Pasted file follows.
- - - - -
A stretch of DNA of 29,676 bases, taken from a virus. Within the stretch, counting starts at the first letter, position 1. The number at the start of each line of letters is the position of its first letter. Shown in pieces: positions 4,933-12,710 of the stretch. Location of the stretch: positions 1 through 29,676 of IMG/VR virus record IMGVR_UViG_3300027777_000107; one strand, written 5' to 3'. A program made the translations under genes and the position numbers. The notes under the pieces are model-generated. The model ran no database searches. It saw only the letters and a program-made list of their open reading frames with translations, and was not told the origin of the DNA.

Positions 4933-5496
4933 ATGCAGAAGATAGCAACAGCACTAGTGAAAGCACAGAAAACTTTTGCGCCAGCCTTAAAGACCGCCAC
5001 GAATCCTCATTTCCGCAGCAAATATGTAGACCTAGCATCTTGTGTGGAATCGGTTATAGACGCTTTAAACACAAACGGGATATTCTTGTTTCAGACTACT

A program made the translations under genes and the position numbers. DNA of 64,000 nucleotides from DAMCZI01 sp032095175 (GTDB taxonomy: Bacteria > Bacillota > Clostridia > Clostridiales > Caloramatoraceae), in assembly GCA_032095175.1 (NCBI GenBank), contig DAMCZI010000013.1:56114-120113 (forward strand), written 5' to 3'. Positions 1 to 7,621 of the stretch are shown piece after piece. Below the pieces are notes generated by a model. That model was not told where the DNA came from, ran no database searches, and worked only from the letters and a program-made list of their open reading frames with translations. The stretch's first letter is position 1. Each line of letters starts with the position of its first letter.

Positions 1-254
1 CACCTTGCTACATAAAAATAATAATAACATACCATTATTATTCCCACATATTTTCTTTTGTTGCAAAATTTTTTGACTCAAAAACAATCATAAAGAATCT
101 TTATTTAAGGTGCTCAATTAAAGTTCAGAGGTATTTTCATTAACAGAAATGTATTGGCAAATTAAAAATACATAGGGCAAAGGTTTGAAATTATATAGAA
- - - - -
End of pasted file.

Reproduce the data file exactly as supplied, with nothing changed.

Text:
A stretch of DNA of 29,676 bases, taken from a virus. Within the stretch, counting starts at the first letter, position 1. The number at the start of each line of letters is the position of its first letter. Shown in pieces: positions 4,933-12,710 of the stretch. Location of the stretch: positions 1 through 29,676 of IMG/VR virus record IMGVR_UViG_3300027777_000107; one strand, written 5' to 3'. A program made the translations under genes and the position numbers. The notes under the pieces are model-generated. The model ran no database searches. It saw only the letters and a program-made list of their open reading frames with translations, and was not told the origin of the DNA.

Positions 4933-5496
4933 ATGCAGAAGATAGCAACAGCACTAGTGAAAGCACAGAAAACTTTTGCGCCAGCCTTAAAGACCGCCAC
5001 GAATCCTCATTTCCGCAGCAAATATGTAGACCTAGCATCTTGTGTGGAATCGGTTATAGACGCTTTAAACACAAACGGGATATTCTTGTTTCAGACTACT

A program made the translations under genes and the position numbers. DNA of 64,000 nucleotides from DAMCZI01 sp032095175 (GTDB taxonomy: Bacteria > Bacillota > Clostridia > Clostridiales > Caloramatoraceae), in assembly GCA_032095175.1 (NCBI GenBank), contig DAMCZI010000013.1:56114-120113 (forward strand), written 5' to 3'. Positions 1 to 7,621 of the stretch are shown piece after piece. Below the pieces are notes generated by a model. That model was not told where the DNA came from, ran no database searches, and worked only from the letters and a program-made list of their open reading frames with translations. The stretch's first letter is position 1. Each line of letters starts with the position of its first letter.

Positions 1-254
1 CACCTTGCTACATAAAAATAATAATAACATACCATTATTATTCCCACATATTTTCTTTTGTTGCAAAATTTTTTGACTCAAAAACAATCATAAAGAATCT
101 TTATTTAAGGTGCTCAATTAAAGTTCAGAGGTATTTTCATTAACAGAAATGTATTGGCAAATTAAAAATACATAGGGCAAAGGTTTGAAATTATATAGAA